Willfulness: Applying the In re Seagate standard of “objective recklessness,” the Fed Cir ruled that Abbott’s mere development and sale of its products did not constitute a risk of an objectively high likelihood of infringement.
The Transition Term “Comprised Of” Has The Same Meaning As “Comprising” CIAS, Inc. v. Alliance Gaming Corp. Click here to download the case Date: September 27, 2007 Panel: Newman, Schall, Moore Author: Newman District Court: S.D.N.Y. Trial Judge: Kaplan Summary: Fed Cir affirms judgment of noninfringement, even though the district court erred in its claim construction. Disagreeing with the district court’s narrow construction of the transition term “comprised of,” the Fed Cir held that “[t]he usual and generally consistent meaning of ‘comprised of,’ when it is used as a transition phrase, is, like ‘comprising,’ that the ensuing elements or steps are not limiting. The conventional usage of ‘comprising’ generally also applies to ‘comprised of.'” Slip op. at 5. “Correctly construed, ‘comprised of’ does not of itself exclude the possible presence of additional elements or steps.” Id. at 8. While the district court used an incorrect construction of “comprised of,” its error was harmless because prosecution disclaimer supported a narrowing construction of another claim term so that the claims could not literally cover the accused systems. The Fed Cir further held that there was no infringement by equivalents because of prosecution history estoppel.
No Direct Infringement Without Establishing That Product Necessarily Infringes Or Without Proof of a Specific Instance of Infringement; Expert’s Testing Does Not Qualify As Specific Instance of Infringement ACCO Brands, Inc. v. ABA Locks Mfr. Co., Ltd. Click here to download the case Date: September 12, 2007 Panel: Lourie, Schall, Prost Author: Lourie District Court: E.D.Tex. Trial Judge: Ward Summary: Fed Cir reverses-in-part judgment regarding inducement, vacates willfulness and enhanced damages findings, and affirms-in-part judgment regarding validity and enforceability. The patents-in-suit relate to locking systems that inhibit theft of equipment such as personal computers.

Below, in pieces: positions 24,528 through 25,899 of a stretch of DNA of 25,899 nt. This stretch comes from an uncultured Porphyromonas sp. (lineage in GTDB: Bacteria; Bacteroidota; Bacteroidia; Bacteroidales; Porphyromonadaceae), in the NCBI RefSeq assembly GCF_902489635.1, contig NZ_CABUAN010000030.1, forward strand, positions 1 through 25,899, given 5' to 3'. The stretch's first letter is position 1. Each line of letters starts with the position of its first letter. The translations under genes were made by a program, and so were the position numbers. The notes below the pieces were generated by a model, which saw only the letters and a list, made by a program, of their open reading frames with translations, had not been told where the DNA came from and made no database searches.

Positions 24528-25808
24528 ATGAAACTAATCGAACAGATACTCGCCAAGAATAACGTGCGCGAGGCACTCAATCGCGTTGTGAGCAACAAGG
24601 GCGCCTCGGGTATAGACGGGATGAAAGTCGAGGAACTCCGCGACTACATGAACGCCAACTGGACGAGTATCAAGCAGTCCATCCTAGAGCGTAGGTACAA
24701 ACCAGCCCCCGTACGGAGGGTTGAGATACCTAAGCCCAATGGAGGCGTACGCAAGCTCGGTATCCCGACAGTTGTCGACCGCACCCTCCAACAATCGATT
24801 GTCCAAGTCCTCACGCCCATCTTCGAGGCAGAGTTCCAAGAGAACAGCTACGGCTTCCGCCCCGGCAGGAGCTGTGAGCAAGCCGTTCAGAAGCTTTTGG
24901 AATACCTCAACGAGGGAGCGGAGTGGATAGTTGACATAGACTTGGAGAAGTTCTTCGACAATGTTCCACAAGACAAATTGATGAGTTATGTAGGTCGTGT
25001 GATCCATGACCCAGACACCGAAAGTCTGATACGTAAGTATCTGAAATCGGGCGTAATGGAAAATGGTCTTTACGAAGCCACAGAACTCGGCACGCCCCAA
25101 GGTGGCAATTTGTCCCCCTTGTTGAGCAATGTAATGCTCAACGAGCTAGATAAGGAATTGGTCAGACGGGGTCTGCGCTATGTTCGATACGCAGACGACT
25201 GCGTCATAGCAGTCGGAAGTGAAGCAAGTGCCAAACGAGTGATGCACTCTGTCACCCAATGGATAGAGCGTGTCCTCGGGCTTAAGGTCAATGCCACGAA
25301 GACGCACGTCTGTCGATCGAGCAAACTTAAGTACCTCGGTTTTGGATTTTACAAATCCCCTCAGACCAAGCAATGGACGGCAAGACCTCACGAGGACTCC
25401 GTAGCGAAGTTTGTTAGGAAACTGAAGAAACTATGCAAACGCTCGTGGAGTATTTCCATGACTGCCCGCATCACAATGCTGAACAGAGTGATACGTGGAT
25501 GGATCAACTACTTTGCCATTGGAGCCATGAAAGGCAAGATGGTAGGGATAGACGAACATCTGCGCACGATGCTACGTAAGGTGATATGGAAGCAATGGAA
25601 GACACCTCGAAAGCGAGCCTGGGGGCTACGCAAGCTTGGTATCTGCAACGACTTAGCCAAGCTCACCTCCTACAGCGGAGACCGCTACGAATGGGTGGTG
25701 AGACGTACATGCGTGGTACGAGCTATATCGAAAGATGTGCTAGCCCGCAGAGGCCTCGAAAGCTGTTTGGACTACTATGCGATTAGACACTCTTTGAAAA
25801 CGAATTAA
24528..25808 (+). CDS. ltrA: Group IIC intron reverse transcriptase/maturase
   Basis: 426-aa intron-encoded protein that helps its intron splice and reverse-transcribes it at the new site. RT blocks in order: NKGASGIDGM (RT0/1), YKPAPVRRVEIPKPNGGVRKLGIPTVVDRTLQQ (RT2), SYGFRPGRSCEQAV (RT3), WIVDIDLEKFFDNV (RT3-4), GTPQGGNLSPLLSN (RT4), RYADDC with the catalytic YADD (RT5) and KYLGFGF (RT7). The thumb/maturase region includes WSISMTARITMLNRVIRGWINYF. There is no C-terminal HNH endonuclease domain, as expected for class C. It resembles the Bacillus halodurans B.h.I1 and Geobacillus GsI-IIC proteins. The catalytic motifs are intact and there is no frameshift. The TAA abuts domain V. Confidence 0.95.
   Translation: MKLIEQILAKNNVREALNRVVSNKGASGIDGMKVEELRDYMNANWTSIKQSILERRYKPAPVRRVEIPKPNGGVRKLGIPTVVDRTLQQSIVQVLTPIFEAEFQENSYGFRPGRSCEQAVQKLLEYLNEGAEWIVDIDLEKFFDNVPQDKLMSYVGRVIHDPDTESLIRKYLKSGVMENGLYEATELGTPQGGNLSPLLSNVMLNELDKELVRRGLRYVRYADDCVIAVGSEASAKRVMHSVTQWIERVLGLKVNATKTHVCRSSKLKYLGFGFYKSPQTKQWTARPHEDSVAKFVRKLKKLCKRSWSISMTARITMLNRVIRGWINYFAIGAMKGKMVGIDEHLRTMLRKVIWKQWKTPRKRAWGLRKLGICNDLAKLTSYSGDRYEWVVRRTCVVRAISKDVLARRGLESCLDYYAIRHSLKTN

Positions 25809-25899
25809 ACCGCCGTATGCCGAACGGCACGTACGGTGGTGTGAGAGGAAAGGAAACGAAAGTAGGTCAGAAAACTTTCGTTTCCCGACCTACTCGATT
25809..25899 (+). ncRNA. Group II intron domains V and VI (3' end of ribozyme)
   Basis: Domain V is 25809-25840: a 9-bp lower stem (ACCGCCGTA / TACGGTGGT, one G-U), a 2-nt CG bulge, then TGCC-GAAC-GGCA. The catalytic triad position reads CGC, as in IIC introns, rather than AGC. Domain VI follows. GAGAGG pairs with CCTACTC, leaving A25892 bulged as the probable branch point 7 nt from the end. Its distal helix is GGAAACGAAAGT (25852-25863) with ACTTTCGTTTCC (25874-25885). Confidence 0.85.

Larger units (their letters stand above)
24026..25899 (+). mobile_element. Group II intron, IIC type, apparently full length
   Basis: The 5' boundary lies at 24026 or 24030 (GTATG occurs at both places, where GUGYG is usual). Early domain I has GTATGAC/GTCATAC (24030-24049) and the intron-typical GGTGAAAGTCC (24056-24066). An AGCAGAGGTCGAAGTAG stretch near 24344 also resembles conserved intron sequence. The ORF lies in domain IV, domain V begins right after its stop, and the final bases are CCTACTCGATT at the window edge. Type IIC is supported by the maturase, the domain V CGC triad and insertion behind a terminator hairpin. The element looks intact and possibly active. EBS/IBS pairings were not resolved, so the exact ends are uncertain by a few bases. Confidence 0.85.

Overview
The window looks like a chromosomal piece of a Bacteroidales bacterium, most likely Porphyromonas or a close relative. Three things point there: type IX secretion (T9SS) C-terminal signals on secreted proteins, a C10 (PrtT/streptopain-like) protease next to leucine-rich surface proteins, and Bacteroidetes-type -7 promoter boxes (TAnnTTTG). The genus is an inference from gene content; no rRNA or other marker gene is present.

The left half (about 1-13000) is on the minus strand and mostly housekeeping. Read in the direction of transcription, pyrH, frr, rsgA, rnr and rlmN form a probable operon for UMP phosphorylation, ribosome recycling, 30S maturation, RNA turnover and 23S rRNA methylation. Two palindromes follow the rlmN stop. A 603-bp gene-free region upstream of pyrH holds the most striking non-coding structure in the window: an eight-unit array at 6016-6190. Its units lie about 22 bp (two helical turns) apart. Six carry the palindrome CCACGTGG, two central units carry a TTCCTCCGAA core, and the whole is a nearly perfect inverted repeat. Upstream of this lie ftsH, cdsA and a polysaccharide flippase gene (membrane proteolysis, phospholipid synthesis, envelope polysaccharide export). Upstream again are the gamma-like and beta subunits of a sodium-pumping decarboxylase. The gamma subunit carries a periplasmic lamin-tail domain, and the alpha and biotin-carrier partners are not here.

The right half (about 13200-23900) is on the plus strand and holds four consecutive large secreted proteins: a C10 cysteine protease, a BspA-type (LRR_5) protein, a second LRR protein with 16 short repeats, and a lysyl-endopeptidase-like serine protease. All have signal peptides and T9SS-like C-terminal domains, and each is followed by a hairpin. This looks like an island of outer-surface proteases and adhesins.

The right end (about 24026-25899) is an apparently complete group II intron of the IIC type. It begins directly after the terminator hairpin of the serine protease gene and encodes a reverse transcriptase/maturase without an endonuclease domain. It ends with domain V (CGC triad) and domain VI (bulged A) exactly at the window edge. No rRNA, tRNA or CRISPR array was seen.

Inducement: “In order to prove direct infringement, a patentee must either point to specific instances of direct infringement or show that the accused device necessarily infringes the patent in suit.” Slip op. at 7. The “necessarily infringe” option of this test was not met because the accused device could be operated in two alternative modes, one of which was non-infringing. The patentee did not satisfy the “point to specific instance of infringement” option because it failed to offer any evidence of any direct infringement by the defendants’ customers: “The sole witness at trial who testified to having used the lock in an infringing manner was ACCO’s expert, Dr. Dornfeld. However, the record contains no evidence of actual users having operated the lock in an infringing manner.” Id. at 8. The testimony of the patentee’s expert that he has used the infringing mode was insufficient. Moreover, that a product is capable of infringing even though it has a non-infringing mode does not relieve a patentee from its burden to prove specific instances of direct infringement or that the product necessarily infringes. “Hypothetical instances of direct infringement are insufficient to establish vicarious liability or indirect infringement.” Id. Because there was no infringement, the Fed Cir vacated the judgment of willfulness, enhanced damages, and award of attorney fees.
Remaining issues: The Fed Cir summarily affirmed the remaining issues based on its review of the record.
KEYWORDS: INDUCEMENT (NO), DIRECT INFRINGEMENT (NO), CAPABLE OF INFRINGING (NO)
Patent Held Obvious Based On Higher Level of Skill In the Art Daiichi Sankyo Co., Ltd. v. Apotex, Inc. Click here to download the case Date: September 12, 2007 Panel: Michel, Archer, Dyk Author: Archer District Court: D.N.J. Trial Judge: Bassler Summary: Fed Cir reverses final judgment in patentee’s favor because the patent was obvious. The patent at issue in this ANDA case relates to a method for treating bacterial ear infection by topically administering ofloxacin into the ear. In its section 103 ruling, the district court defined the person of skill in the art as a general practitioner or pediatrician, while Apotex argued that the skilled artisan was a researcher or a medical specialist in ear treatments. The Fed Cir agreed with Apotex because (i) the inventors were specialists in drug and ear treatments rather than general practitioners or pediatricians, and others working in the same field as the inventors had the same skill level; (ii) the animal tests described in the specification were outside of the general practitioner or pediatrician’s traditional line of work; and (iii) while the general practitioner or pediatrician would prescribe the drug treatment, they “would not have the training or knowledge to develop the claimed compound absent some specialty training such as that possessed by the ‘741 patent’s inventors.” Slip op. at 5. Based on this higher level of skill, the Fed Cir concluded that the asserted prior art reference, which recommended use of the compound by an ear specialist, rendered the patent obvious, because the patentee’s only non-obviousness argument distinguished the reference as being directed to specialists rather than general practitioners and pediatricians.
KEYWORDS: OBVIOUSNESS (YES), LEVEL OF SKILL IN THE ART (HIGH)